Monday, March 21, 2011

Children who read for meaning are children who are good readers and enjoy reading.

The San Francisco Examiner recently ran an article: “ Children love to read, especially when they read actual books” which made the point that although reading devices abound with new gadgets readily available, children are actually reading books—the ones that come with real pages. A point that seemed to be missing in the article was the fact that many children say they don’t like to read and we know that California’s students’ ability to read is ranked 49th in the country by the U.S. Department of Education. So what is going wrong? We know that pleasure needs to drive reading and it makes sense that children who are good readers like to read. Children become good readers when they read for meaning —not to be confused with children who read the words of a book but who do not necessarily understand what they read. Children only read for story and if they are working too hard at reading the words, they cannot get to the story. Offer children books where they can easily get to the story and talk with them about the story.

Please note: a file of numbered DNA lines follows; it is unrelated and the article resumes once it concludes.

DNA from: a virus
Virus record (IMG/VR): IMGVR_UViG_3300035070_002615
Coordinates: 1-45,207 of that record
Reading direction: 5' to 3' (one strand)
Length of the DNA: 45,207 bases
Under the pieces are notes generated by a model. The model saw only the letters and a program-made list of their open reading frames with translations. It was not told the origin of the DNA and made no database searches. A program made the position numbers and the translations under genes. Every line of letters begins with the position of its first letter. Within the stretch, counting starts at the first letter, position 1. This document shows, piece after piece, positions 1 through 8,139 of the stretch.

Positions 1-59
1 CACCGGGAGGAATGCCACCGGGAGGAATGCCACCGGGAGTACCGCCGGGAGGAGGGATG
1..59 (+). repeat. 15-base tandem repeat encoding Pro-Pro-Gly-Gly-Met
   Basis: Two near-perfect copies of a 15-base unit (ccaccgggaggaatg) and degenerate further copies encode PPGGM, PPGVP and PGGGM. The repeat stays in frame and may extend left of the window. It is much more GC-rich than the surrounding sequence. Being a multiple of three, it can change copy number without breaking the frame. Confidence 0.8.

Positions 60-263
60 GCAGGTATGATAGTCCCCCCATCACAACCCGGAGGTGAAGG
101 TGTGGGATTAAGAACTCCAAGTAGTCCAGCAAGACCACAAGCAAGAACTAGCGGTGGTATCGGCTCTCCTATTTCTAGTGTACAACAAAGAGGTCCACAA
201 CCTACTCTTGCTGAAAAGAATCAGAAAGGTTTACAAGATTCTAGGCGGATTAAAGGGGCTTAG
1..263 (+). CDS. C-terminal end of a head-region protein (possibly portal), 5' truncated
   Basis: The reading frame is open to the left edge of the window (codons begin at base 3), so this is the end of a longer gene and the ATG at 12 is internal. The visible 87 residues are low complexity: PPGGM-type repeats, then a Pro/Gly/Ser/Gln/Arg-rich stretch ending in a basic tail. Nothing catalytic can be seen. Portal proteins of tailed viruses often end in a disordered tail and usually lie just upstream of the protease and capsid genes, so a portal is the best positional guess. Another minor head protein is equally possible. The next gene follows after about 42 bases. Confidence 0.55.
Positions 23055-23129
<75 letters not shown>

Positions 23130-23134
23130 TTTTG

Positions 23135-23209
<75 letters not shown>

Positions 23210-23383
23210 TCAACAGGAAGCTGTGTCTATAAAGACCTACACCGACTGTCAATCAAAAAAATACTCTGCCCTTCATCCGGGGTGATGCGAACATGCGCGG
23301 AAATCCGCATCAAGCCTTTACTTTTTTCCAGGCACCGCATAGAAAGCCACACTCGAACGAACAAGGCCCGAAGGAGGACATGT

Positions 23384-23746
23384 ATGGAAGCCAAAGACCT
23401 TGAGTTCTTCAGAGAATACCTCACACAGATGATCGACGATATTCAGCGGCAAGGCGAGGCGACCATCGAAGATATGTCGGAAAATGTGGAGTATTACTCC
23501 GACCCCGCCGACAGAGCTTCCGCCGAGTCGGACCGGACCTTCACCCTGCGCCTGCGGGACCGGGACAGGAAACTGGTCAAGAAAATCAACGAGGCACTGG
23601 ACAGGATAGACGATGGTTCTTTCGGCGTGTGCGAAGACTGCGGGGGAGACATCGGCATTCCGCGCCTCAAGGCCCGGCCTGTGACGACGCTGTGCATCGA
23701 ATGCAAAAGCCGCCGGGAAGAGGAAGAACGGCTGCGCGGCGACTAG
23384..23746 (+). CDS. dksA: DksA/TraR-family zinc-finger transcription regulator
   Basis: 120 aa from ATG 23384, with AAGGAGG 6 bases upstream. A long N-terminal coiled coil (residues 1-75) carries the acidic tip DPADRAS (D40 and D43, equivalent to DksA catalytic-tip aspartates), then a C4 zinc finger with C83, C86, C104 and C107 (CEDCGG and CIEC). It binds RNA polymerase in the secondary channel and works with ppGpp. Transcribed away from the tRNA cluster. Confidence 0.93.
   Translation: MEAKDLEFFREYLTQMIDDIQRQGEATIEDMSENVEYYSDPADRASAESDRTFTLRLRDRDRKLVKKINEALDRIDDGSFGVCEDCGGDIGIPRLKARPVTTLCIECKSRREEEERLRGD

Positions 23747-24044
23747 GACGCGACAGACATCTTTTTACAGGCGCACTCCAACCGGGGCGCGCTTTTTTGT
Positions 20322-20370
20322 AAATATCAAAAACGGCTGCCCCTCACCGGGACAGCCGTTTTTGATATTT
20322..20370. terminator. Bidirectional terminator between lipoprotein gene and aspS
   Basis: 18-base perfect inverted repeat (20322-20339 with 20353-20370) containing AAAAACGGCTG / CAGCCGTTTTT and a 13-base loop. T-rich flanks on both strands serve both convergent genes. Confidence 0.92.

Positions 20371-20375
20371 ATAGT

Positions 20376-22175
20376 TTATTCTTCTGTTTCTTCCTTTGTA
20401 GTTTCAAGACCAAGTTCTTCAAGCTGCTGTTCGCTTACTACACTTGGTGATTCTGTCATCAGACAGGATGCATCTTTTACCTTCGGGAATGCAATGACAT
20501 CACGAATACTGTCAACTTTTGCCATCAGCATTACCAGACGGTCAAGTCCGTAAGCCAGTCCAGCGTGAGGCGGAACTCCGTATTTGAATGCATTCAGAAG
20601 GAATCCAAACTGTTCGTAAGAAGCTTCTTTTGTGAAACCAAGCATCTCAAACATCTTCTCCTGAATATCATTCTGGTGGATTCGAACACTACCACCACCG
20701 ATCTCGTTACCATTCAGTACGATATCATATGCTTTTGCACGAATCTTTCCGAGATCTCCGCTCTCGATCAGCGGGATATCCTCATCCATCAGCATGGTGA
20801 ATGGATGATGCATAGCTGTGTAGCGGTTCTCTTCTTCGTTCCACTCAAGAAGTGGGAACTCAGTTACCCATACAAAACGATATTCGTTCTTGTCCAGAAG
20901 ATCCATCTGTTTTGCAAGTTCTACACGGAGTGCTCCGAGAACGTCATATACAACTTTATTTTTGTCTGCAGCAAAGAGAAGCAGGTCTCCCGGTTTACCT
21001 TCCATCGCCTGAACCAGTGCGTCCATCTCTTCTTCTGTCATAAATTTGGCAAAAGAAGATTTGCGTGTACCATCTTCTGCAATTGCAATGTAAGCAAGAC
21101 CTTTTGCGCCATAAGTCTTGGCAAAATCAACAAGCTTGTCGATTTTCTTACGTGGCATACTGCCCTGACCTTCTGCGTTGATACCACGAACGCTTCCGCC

Talking about a story is how children better understand what they read and become involved with the story. There is no magic formula for raising children who love to read but there is a winning equation. Read a book, ask a question, start a conversation.”  Let there be no doubt: Children who get more from the books they read are children who love to read.”

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